This tiny critter is known to build large mounds in mangrove areas for nesting and shelter.
The rodent with a taste for seafood
If crab meat, prawns, lobster, shellfish and river views sound like your idea of a good night out. Well, you’re not alone.
Parts of our Sunshine Coast are home to a highly threatened and specialised native rodent, the water mouse (Xeromys myoides), that loves eating seafood and living next to coastal wetlands.
This tiny critter is known to build large mounds in mangrove areas for nesting and shelter, like little extravagant apartment blocks that can accommodate a large number of mice.
It also feeds in these areas, particularly in locations with a high density of crab burrows.
Council recently found the water mouse during fauna surveys at a new environment levy reserve in Bli Bli. This reserve parcel was purchased through the environment levy for its conservation values as it provides important habitat for this species and other plants and animals in our region.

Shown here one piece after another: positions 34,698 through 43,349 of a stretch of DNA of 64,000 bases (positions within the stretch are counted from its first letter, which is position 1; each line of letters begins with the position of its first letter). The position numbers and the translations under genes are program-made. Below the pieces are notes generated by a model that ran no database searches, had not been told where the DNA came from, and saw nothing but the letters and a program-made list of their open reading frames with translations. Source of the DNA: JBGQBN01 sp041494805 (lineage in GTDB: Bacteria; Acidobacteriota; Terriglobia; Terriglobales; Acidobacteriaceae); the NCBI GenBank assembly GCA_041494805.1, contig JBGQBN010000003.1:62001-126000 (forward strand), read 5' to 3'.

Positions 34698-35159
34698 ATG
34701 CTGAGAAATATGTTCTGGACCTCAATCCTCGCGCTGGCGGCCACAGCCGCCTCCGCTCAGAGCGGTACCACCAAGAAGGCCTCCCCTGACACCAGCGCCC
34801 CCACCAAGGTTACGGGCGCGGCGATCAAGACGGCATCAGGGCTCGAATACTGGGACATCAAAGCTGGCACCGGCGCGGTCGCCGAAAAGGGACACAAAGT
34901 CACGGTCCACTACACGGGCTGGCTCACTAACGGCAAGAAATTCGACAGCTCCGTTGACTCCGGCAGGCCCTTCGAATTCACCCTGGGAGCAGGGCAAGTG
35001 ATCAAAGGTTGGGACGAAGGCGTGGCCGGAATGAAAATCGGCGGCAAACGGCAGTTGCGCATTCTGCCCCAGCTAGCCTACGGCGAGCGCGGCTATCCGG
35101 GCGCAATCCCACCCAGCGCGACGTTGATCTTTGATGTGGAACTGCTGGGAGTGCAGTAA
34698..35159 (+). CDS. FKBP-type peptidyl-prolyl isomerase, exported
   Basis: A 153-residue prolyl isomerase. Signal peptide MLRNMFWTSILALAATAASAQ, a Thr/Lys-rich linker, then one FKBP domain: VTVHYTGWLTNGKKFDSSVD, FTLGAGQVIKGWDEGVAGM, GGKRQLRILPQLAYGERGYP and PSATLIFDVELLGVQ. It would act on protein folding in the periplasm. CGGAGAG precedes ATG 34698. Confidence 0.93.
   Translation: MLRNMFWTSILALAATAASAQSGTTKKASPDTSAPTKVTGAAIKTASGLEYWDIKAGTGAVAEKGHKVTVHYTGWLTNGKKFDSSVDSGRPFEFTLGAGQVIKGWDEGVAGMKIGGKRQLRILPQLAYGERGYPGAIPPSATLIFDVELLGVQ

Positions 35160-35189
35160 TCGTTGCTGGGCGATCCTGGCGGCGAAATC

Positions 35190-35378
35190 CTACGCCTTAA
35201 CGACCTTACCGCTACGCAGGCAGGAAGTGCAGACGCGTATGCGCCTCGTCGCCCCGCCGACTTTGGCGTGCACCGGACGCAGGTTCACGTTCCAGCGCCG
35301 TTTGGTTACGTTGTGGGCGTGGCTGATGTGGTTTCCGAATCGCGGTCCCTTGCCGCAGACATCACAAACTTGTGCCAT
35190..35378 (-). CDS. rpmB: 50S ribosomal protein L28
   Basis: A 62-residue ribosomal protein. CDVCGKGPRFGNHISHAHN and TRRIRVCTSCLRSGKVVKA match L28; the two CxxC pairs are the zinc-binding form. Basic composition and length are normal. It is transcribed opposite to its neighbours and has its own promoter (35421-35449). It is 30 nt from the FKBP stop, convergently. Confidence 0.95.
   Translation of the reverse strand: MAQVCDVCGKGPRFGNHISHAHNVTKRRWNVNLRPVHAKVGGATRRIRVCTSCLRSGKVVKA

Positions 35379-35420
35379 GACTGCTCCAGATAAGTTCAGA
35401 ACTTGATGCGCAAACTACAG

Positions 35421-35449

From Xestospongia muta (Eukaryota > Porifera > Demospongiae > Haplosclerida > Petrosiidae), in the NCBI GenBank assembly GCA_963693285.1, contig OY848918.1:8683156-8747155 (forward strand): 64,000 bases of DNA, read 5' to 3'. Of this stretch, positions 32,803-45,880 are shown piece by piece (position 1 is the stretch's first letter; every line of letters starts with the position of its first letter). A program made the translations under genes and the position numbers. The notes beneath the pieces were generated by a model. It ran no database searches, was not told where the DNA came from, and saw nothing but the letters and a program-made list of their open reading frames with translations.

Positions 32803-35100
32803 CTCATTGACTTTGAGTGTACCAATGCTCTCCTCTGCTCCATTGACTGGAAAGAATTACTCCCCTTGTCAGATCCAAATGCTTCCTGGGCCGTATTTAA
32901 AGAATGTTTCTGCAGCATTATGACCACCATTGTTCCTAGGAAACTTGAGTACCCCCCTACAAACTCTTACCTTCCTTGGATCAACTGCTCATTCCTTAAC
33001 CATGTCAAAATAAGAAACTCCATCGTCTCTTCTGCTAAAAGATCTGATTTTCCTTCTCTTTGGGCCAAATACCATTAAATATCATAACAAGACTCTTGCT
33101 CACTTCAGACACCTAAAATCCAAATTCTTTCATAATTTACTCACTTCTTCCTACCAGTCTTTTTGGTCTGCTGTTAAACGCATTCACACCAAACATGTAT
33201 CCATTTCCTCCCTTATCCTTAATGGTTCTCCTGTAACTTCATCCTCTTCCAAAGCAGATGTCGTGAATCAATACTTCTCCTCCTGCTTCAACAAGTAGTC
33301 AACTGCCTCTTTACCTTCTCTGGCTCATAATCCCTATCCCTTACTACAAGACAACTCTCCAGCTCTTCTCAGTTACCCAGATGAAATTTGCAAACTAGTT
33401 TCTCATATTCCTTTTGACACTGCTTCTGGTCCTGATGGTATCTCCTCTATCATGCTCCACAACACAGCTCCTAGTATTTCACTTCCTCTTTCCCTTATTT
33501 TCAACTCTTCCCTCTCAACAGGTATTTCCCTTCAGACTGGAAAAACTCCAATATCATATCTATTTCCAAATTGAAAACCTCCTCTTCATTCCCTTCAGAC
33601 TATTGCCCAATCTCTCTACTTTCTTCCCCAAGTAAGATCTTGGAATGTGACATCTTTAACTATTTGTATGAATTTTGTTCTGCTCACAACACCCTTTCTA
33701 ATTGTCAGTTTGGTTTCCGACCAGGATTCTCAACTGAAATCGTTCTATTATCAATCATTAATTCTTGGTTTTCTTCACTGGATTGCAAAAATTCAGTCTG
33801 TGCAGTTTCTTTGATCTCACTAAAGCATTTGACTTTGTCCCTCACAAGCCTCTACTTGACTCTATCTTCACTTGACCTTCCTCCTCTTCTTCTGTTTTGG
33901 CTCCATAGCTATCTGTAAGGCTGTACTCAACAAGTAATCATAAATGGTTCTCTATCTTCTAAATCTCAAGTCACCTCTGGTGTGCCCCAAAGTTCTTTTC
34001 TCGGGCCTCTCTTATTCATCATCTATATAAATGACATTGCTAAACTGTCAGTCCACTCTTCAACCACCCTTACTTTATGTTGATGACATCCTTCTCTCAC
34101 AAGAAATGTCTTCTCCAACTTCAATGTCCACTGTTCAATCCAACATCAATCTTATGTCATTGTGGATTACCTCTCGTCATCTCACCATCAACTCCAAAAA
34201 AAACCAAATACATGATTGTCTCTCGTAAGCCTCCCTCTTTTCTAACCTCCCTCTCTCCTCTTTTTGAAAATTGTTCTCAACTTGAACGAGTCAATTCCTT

The water mouse is listed as ‘Vulnerable’ under the Commonwealth Environment Protection and Biodiversity Conservation Act 1999 and the Queensland Nature Conservation Act 1992 as it faces a number of threatening processes.
Threats to the water mouse include habitat destruction and modification, including land reclamation; and water pollution that impacts food resources.
You can help this species by:
- not taking vehicles into mangrove, saltmarsh and wetland areas
- not disturbing known habitat
- reporting any fox activity in these areas to council
- ensuring pesticides do not enter waterways.
- The Mammals of Australia (1995) by R. Strahan
- National recovery plan for the water mouse (false water rat) Xeromys myoides (Qld Government 2010).